The Buddhists have a common practice of ‘walking meditation.’ They believe that the movement after a long meditation can put you in a different state of mindfulness.
Dorothy Day first felt a strong presence of God in her life which nudged her to the path of sainthood. Indeed, my spiritual teachers advise slow movement through nature as a great way to bathe in the beauty and develop devotion for God.
It’s fascinating how something as simple as moving your feet can be so enlightening.
It is not about burning calories or tracking your steps on Fitbit. It’s about being present. Fully immersed in the Now.
Ponder the truths of the Universe, if you will. Reflect on the big questions. Become unreachable. Make your walk a sacred experience, even if it’s for fifteen minutes.
Feel there’s something bigger at play. And get away from your daily stresses. If you’ve limited your inputs already, this should be easy for you.
Don’t worry, it’s not all about spiritual and mental clarity. It has tons of scientific benefits. Apart from a release of endorphins, it increases the supply of blood to the brain and heightens creative thinking. Plus, the novel stimuli that you get through nature calms you to get into Flow when you get back to work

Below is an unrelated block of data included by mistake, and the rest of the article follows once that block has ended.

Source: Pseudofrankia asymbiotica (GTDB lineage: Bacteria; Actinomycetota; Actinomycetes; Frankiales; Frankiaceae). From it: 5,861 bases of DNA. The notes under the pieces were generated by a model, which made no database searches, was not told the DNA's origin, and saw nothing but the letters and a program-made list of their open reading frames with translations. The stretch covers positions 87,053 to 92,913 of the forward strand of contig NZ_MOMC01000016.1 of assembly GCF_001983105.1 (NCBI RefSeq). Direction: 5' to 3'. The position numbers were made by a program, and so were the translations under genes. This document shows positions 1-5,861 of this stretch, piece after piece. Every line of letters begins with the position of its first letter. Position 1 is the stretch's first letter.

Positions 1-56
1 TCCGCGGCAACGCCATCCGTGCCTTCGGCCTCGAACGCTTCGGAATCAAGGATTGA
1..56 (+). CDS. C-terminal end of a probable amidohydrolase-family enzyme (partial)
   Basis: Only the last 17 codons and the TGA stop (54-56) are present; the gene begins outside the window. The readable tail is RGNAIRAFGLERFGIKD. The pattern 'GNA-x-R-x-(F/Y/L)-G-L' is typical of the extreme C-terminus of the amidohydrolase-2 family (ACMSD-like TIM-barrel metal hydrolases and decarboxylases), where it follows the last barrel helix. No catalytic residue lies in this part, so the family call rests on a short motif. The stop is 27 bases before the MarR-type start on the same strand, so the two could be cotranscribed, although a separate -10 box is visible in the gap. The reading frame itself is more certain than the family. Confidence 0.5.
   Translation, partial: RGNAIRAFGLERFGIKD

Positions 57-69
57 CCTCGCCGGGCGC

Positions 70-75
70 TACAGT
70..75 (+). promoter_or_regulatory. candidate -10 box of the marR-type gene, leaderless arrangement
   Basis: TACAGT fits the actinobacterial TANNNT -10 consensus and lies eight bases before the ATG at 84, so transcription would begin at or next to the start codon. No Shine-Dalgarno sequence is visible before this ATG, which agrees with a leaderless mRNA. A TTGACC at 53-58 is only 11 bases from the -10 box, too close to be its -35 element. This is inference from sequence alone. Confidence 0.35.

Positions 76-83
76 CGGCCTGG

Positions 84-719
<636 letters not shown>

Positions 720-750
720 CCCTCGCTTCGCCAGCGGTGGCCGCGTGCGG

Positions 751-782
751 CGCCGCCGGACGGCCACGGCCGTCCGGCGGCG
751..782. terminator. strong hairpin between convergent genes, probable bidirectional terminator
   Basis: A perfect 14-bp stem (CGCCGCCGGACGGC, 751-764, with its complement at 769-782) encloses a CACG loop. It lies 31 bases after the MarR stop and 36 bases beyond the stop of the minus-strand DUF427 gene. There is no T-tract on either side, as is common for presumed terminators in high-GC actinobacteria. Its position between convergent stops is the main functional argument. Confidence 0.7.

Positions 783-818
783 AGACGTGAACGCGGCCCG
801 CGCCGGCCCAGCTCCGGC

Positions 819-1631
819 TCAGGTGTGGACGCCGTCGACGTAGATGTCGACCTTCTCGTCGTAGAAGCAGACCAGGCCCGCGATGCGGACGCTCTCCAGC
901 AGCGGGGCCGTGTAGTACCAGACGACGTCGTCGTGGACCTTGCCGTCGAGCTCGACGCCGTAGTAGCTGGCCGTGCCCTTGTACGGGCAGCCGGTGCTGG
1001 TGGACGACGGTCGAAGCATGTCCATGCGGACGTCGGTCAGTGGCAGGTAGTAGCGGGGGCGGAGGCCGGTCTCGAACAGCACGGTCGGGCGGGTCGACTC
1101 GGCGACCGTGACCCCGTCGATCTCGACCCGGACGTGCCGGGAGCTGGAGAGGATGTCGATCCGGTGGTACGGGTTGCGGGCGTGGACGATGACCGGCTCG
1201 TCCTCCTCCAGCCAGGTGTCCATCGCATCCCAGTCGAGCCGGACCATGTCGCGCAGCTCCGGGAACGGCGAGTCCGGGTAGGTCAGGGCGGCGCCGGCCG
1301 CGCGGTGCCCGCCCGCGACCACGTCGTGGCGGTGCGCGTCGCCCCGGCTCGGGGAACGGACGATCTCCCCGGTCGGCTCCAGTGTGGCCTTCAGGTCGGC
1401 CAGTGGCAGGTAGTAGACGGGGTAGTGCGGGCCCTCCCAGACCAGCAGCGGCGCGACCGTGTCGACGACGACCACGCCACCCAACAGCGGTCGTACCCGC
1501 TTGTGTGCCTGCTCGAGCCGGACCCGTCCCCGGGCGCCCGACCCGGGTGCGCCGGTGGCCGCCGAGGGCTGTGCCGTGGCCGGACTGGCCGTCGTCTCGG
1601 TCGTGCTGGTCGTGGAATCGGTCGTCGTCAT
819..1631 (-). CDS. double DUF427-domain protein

Jack Dorsey walks every morning to his office after meditating for an hour.
William Wordsworth walked 180,000 miles in his lifetime.
You should too.
A Place to Vent Your Emotions and Sharpen Thinking
In the journal I do not just express myself more openly than I could to any person; I create myself — Susan Sontag
Anne Frank found her strength to survive the Nazis in her journal. In her first entry on June 12, 1942, she wrote, “I hope I will be able to confide everything to you, as I have never been able to confide in anyone, and I hope you’ll be a great source of comfort and support.”
Patrick Grove took five companies public using his unique style of journalling.
One of my favorite Stoic philosophers, Seneca, wrote in his journal after his wife went to sleep. “I examine my day entire day and go back over what I’ve done and said, hiding nothing from myself, passing nothing by,” he said.
There’s no doubt about why patients suffering from depression and traumatic experiences are told to write in a journal.
That’s what a journal is — a friend to the writer. It isn’t for the reader.
Meditations, by Marcus Aurelius, wasn’t supposed to be read by the world. It was his way to reflect improve himself — but thank god we can read it — for it is a strong pillar of Stoic philosophy which has stood the test of time hundreds of years later.
I had a love-hate relationship with journaling. I started, and then I stopped. I wanted to find the best system. But I realized such a system does not exist.
The only system worth following is your system — write the way you like.